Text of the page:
Punch Card

What Does Punch Card Mean?

A punch card is a simple piece of paper stock that can hold data in the form of small punched holes, which are strategically positioned to be read by computers or machines. It is an early computer programming relic that was used before the many data storage advances relied upon today.

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A punch card is also known as a punched card, IBM card or Hollerith card.

Techopedia Explains Punch Card

In the earliest, most primitive computing setups, punch cards were fed into large computers that held very little memory or data. These large computers were sometimes called big iron machines. One example of the use of punch card technology is in the renowned Turing machine invented by Alan Turing, a leader at the time in the information technology movement.

Obvious design weaknesses led punch card technology to become quickly obsolete, as newer forms of data storage were invented. Interestingly, the unit of data used by a punch card does not typically correlate to the smallest units of data held in today’s storage media. Rather than using binary data, as they do today, punch cards used individual characters – mostly letters and numbers – wherein each punch in the card represented the selection of one particular character.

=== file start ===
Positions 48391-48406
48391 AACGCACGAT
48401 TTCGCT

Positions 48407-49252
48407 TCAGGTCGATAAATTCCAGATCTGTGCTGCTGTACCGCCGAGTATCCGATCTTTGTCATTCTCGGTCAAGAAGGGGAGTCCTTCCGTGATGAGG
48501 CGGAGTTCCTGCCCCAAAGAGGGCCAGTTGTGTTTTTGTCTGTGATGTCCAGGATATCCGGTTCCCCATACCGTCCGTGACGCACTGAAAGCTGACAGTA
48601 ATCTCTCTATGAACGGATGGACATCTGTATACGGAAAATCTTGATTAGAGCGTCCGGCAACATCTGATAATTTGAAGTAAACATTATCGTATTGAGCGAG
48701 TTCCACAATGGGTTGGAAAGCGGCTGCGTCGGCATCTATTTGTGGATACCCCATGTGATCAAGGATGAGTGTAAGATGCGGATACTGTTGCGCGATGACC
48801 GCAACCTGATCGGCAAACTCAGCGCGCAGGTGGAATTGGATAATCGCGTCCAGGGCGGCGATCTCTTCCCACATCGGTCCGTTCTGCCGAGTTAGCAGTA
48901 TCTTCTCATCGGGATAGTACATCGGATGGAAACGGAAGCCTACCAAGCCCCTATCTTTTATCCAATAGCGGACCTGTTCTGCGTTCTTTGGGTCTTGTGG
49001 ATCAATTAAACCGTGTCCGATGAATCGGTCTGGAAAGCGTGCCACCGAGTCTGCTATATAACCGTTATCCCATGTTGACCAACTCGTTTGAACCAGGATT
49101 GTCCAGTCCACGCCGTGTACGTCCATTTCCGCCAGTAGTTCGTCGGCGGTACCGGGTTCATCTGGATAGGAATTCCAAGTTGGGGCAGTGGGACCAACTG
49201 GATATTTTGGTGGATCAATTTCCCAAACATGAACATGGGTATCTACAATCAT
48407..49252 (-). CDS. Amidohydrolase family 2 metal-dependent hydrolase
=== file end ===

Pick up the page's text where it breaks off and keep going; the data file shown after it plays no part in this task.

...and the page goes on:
Punch cards, like mainframe and supercomputers of the late 20th century, are now mostly historical items of curiosity.

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Margaret Rouse

Margaret Rouse is an award-winning technical writer and teacher known for her ability to explain complex technical subjects to a non-technical, business audience. Over the past twenty years her explanations have appeared on TechTarget websites and she's been cited as an authority in articles by the New York Times, Time Magazine, USA Today, ZDNet, PC Magazine and Discovery Magazine.Margaret's idea of a fun day is helping IT and business professionals learn to speak each other’s highly specialized languages. If you have a suggestion for a new definition or how to improve a technical explanation, please email Margaret or contact her…